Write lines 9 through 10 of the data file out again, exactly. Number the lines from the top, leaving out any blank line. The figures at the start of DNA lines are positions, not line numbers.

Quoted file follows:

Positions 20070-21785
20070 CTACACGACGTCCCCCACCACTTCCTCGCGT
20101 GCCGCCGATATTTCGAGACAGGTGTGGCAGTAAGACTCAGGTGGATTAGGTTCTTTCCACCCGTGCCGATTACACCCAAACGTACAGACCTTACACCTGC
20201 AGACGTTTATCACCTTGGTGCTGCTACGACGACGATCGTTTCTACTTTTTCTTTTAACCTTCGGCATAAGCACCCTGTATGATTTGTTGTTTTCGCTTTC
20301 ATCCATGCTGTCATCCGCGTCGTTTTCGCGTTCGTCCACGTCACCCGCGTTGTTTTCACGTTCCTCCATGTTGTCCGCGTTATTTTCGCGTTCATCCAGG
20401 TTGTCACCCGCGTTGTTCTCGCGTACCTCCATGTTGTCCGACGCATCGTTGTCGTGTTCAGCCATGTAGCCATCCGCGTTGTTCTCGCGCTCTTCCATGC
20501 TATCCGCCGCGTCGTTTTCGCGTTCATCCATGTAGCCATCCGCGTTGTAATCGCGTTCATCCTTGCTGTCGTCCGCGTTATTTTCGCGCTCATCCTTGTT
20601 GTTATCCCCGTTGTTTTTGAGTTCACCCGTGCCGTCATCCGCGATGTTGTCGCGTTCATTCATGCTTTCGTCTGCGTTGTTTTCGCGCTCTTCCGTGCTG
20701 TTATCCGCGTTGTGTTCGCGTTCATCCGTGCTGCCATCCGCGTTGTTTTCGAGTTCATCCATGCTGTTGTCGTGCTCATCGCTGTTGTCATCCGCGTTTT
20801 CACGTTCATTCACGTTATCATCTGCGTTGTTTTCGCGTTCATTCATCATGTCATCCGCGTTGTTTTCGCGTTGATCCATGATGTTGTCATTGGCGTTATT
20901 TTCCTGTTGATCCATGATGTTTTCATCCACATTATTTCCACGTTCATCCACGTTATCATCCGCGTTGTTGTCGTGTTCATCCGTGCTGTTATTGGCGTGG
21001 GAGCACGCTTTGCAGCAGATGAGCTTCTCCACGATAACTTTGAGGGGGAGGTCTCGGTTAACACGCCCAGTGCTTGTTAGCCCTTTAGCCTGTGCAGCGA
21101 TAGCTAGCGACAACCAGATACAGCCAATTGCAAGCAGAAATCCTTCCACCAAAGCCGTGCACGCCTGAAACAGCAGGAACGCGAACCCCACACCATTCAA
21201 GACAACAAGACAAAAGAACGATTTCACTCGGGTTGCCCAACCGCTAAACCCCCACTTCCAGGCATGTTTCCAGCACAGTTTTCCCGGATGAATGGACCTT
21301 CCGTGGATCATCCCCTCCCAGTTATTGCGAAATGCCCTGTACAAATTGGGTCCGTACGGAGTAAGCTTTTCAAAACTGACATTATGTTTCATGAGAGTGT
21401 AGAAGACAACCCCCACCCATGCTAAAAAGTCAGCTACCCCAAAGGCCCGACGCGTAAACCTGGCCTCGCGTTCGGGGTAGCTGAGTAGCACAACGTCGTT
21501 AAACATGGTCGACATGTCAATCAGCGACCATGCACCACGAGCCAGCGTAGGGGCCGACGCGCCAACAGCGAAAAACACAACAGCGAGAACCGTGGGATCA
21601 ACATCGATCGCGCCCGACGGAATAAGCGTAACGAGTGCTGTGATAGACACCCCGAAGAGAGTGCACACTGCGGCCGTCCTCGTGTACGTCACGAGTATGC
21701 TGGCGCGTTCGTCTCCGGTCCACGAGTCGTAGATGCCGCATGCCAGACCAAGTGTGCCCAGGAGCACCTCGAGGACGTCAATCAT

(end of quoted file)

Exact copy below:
20701 TTATCCGCGTTGTGTTCGCGTTCATCCGTGCTGCCATCCGCGTTGTTTTCGAGTTCATCCATGCTGTTGTCGTGCTCATCGCTGTTGTCATCCGCGTTTT
20801 CACGTTCATTCACGTTATCATCTGCGTTGTTTTCGCGTTCATTCATCATGTCATCCGCGTTGTTTTCGCGTTGATCCATGATGTTGTCATTGGCGTTATT